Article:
From our intern, Ruth Mercedes

“Here we wear many hats,” is the phrase I heard my first few days interning with The Rosenbach. Although at first I did not have a practical understanding of the significance of that phrase, it soon became abundantly clear that when working for a small, dedicated, and busy rare books library and museum, one must be ready to learn many skills.

Interning at the Rosenbach has been a pleasure, not only as a student seeking to refine my practical skills in the archive, but also as a historian fascinated by the vast collection of materials the Rosenbach offers. I first came to the Rosenbach interested in their extensive collection of manuscripts related to Cortes’ travels to “New Spain” and Perú, however, I soon “wore many hats”, learning new skills in cataloging materials, researching provenances, and assisting with the Americana collection. Much of my internship was spent helping prepare an upcoming project in collections with involved me doing my own research on the history of campaigns in the United States. This is a subject I hadn’t realized had such a telling historical narrative. For instance, I never understood the origins of the symbolism of the donkey for the Democratic Party until discovering that Andrew Jackson was playfully (and sometimes not so playfully) referred to as a “Jackass.”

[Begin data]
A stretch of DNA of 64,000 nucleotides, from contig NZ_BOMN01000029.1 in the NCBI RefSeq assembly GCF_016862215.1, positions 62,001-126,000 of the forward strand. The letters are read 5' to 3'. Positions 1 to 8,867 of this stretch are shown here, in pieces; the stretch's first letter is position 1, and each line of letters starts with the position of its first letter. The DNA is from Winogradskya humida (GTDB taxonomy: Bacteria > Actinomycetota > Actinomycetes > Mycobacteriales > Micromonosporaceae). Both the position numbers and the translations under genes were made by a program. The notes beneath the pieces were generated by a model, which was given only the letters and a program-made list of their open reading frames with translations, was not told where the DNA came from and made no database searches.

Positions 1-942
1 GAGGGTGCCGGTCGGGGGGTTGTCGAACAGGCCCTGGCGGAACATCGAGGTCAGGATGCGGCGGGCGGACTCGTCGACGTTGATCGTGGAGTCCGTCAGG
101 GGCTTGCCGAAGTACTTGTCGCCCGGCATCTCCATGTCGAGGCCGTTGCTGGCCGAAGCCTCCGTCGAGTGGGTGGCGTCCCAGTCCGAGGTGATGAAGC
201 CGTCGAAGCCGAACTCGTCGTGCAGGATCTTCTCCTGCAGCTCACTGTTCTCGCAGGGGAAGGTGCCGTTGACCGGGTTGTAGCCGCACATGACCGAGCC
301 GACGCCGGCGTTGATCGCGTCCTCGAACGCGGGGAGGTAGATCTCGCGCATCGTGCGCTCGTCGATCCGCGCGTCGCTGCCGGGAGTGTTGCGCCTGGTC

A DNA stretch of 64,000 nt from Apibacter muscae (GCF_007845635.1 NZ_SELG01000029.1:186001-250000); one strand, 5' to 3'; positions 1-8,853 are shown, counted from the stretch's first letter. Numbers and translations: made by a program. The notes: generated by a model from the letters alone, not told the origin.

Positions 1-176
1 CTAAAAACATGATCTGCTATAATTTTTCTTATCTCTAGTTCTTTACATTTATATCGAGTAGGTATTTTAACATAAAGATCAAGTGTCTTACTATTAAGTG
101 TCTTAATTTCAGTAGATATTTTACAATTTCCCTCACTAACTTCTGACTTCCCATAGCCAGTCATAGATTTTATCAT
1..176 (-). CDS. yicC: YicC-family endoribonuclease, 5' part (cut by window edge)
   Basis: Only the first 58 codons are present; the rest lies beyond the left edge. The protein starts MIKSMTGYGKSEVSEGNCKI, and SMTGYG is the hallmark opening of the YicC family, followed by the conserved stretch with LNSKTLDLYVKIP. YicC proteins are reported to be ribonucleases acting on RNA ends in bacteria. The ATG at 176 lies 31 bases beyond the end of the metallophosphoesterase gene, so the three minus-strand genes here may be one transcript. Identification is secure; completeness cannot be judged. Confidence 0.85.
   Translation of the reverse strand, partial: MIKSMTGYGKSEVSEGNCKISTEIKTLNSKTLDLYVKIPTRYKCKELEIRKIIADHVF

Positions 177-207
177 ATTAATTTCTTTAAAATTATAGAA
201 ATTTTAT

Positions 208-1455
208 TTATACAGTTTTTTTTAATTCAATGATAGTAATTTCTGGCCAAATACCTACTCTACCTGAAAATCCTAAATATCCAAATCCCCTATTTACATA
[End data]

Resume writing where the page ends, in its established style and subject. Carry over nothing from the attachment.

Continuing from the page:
At the Rosenbach, I was gratified to learn that the museum makes space for both materials representing dominant narratives (such those related to U.S. Presidents) and histories which have traditionally not been told. The New Spain and Perú collections contain a wealth of materials related to indigenous histories of the Americas. Below are images of documents found in a collection that explores indigenous expressions of religion, land rights, and examinations of abuses by conquistadors in México.

As a student who is currently studying access to indigenous Zapotec language materials in Oaxaca City, The PACSCL internship with the Rosenbach was invaluable in challenging my perspective of what “Americana” can mean in museum studies. Americana concerns all materials related to the Americas, not simply the United States, or those materials which have been sanctified in the past. As a student of Latinx Studies and History, I now know how the two can complement the other and be used to bolster a diverse and more rich archival space. Thank you so much to The Rosenbach for providing me this invaluable experience and to PACSCL for their commitment to radicalizing both my conception of an archive and the future of museum studies.